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American Bumble Bee (Bombus pennsylvanicus)


Detailing the physical features, habits, territorial reach and other identifying qualities of the American Bumble Bee.

 Updated: 1/30/2018; Authored By Staff Writer; Content ¬©www.InsectIdentification.org




The iconic yellow and black American Bumble Bee is a classic summertime friend doing tremendous amounts of good for plants and virtually no harm to people.



Similar to Golden Northern Bumblebee (Bombus fervidus) but larger, the American Bumble Bee has black coloring just behind the wings. One to three stripes of yellow appear on its abdominal segments. They have hairs all over their yellow and black bodies. The back legs have pollen baskets (pouches that are used to hold pollen grains that are collected from flowers). If a bee is having a good day, you will be able to see the full baskets, overflowing with orange or yellow pollen. They do have smooth stingers and can use them repeatedly, but they are not aggressive and are unlikely to take notice of people and pets that aren't attacking them or their nest.

Bumble bees are industrious pollinators. They forage for pollen and nectar all over meadows, parks, open fields, gardens and forests. The type of flower they collect from is immaterial. Some flowers hide their pollen inside the anther (male part of the flower) and Bumblebees are able to shake it out by rapidly vibrating their bodies and the anther. This motion creates a loud buzzing noise with a slightly higher pitch from the buzz heard in flight. This special extraction method is called buzz pollination. They can also use their tongues to collect nectar from flowers. They may use some of that flower nectar to make small amounts of honey, placing it in small honey pots; they do not create large honeycombs for long-term storage like Honeybees. Their small amounts of honey are not stored for more than a few days though, as it is eaten quickly, and it is not harvested for human consumption.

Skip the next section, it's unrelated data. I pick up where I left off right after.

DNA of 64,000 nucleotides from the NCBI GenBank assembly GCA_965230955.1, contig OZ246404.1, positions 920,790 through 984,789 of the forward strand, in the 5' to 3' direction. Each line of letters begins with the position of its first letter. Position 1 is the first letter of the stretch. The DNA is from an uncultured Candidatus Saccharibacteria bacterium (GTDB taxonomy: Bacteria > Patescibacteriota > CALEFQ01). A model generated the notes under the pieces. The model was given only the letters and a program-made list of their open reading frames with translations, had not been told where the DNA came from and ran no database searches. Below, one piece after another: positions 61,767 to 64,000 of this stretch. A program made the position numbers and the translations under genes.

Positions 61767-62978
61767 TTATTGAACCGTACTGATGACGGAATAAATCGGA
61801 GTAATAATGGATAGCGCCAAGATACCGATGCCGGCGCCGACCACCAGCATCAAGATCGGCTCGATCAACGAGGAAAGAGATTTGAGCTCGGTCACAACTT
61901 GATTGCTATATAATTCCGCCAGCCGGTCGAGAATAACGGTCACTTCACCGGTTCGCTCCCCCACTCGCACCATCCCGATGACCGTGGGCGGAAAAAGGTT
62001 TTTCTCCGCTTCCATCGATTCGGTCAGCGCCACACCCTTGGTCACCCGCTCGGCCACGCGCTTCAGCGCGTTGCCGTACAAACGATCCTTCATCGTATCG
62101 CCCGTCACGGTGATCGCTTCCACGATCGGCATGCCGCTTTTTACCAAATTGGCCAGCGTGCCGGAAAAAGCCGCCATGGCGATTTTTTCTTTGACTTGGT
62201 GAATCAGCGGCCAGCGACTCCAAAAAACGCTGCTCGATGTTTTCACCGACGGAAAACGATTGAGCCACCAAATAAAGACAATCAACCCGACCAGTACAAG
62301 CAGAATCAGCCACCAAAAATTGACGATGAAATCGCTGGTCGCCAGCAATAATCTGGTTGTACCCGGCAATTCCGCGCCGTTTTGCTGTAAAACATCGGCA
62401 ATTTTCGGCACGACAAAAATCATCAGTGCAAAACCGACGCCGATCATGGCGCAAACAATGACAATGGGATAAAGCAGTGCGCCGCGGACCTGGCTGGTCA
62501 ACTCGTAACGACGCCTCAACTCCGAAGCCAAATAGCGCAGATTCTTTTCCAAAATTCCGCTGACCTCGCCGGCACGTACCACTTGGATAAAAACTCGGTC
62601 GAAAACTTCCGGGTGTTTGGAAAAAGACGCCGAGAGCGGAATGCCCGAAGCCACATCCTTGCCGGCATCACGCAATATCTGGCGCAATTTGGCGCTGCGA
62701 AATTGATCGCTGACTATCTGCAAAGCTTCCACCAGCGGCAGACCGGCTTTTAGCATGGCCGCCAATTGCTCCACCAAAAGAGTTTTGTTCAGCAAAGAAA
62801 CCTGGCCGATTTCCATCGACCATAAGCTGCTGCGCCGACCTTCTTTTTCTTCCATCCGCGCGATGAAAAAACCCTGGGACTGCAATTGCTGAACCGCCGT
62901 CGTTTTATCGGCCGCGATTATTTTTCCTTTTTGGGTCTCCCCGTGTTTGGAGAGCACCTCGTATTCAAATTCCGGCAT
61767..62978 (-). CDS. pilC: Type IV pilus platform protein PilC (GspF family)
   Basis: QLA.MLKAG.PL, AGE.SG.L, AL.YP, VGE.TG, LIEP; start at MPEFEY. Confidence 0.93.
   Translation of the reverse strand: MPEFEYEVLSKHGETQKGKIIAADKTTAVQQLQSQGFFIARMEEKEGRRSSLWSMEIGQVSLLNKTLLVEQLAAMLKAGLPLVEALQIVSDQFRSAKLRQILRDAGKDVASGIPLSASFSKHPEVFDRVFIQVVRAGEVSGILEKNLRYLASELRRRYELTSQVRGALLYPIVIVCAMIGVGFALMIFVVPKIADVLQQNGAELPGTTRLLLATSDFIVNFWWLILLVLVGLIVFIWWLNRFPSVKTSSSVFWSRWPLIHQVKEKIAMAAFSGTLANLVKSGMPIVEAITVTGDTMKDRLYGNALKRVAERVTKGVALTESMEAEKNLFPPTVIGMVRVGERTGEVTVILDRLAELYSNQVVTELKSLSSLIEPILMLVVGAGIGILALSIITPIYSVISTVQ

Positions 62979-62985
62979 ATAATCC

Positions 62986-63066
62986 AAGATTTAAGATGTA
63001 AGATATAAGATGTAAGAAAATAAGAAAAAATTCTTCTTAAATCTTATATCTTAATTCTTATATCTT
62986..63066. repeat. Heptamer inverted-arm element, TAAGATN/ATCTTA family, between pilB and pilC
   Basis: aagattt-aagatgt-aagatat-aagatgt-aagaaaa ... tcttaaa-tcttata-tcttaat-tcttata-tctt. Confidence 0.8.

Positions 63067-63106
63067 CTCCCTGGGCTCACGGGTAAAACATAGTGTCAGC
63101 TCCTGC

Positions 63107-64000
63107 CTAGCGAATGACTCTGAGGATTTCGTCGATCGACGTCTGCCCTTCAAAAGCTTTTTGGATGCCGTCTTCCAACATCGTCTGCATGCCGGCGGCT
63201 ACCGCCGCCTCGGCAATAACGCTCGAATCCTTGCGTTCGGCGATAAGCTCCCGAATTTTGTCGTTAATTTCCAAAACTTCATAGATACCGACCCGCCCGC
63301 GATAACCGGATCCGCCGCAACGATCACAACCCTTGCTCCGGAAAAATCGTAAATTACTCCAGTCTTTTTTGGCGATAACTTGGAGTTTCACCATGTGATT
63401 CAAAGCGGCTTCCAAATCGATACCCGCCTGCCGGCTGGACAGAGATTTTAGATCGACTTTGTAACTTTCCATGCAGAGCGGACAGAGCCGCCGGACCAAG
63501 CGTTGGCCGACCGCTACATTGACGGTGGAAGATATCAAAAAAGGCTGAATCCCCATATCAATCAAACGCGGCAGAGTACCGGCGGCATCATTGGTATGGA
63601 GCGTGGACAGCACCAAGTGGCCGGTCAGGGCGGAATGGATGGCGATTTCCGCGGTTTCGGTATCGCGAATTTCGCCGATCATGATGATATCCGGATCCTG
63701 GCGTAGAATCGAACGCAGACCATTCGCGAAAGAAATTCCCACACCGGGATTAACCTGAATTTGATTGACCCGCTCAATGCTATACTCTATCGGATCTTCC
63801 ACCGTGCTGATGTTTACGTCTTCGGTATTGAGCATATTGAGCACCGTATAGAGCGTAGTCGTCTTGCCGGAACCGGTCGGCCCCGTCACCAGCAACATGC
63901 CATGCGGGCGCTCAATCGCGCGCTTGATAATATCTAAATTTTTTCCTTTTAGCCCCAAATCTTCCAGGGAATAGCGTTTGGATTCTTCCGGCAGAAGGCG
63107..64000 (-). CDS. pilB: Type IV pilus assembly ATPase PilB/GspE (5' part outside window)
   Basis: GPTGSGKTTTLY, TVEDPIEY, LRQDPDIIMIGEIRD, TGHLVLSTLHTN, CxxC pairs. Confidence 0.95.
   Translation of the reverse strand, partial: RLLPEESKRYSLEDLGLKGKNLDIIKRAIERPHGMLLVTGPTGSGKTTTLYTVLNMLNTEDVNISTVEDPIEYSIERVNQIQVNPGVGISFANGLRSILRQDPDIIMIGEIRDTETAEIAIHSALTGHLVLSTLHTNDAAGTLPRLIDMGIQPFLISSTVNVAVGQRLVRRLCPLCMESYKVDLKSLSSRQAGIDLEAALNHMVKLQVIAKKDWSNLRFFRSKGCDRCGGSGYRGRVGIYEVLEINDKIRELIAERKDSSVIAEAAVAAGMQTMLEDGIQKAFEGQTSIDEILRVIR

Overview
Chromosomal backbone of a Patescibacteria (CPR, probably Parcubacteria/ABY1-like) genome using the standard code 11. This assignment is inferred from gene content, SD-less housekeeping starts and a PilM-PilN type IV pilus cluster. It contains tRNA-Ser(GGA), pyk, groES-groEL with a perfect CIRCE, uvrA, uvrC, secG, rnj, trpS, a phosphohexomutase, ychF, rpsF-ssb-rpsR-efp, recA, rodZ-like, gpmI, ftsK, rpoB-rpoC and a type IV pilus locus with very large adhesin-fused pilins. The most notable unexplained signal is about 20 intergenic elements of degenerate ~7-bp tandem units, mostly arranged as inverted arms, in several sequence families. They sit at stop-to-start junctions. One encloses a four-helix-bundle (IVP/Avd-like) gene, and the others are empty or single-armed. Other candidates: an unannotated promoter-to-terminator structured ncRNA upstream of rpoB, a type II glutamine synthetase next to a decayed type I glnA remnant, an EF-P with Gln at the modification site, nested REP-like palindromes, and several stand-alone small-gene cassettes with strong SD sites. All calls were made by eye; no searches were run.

They are beneficial insects, helping to pollinate crops, orchards and garden plants. Sadly, it is one of many types of bees whose numbers are declining for a variety of reasons. Habitat loss, pesticide use, pollution and mites are reducing the number of bee colonies in the U.S.. Without these small workers, most plants would need to be pollinated by hand. Birds and wind pollination are usually specific to certain plants and cannot be relied on to do the work of a population of bees.




Taxonomic Hierarchy
Kingdom: Animalia
  Phylum: Arthropoda
    Class: Insecta
      Order: Hymenoptera
        Family: Apidea
          Genus: Bombus
            Species: pennsylvanicus
Identifying Information
Scientific Name: Bombus pennsylvanicus
Other Name(s): Bumble Bee
Category: Bee, Ant, Wasp and Similar
Size (Adult; Length): 10mm to 23mm (0.39in to 0.90in)
Colorwheel Graphic Colors: black; yellow
Descriptors: stinger, fuzzy, hairy, furry, striped, stinging, flying, helpful, pollinator
Territorial Map
Alaska  
Hawaii  
Prince Edward Is.  
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Territory map graphic of the country of Mexico
Contiguous United States shape map layer graphic


Territorial Reach (A-to-Z)
Alabama
Alaska
Arizona
Arkansas
California
Colorado
Connecticut
Delware
Florida
Georgia
Hawaii
Idaho
Illinois
Indiana
Iowa
Kansas
Kentucky
Louisiana
Maine
Maryland
Massachusetts
Michigan
Minnesota
Mississippi
Missouri
Montana
Nebraska
Nevada
New Hampshire
New Jersey
New Mexico
New York
North Carolina
North Dakota
Ohio
Oklahoma
Oregon
Pennsylvania
Rhode Island
South Carolina
South Dakota
Tennessee
Texas
Utah
Vermont
Virginia
Washington
West Virginia
Wisconsin
Wyoming
Canadian National Flag Graphic
Alberta
British Columbia
Manitoba
New Brunswick
Newfoundland and Labrador
Nova Scotia
Ontario
Prince Edward Island
Quebec
Saskatchewan
Mexican National Flag Graphic
Mexico
Note: An insect's reach is not limited by lines drawn on a map and therefore species may appear in areas, regions and/or states beyond those listed above as they are driven by environmental factors (such as climate change), available food supplies and mating patterns. Grayed-out selections indicate that the subject in question has not been reported in that particular territory. U.S. states and Canadian provinces / territories are clickable to their respective bug listings.




Ant, Bee, and Wasp Anatomy
Graphic showing basic anatomy of both a bee and an ant insect
1
Antennae: Ants and Bees both have a pair of antennae on the head that senses their surroundings.
2
Head: The head contains the insect's compound eyes, antennae, and mandibles.
3
Thorax: Contains various vital parts such as the aorta and nervous system.
4
Abdomen: Contains various organs including the heart, gut, venom glands, and anus.
5
Legs: Ants and Bees have three pairs of legs attached to the thorax (center-body section).
NOTE: Ants, Bees and Wasps are part of the Hymenoptera order because they share many similarities.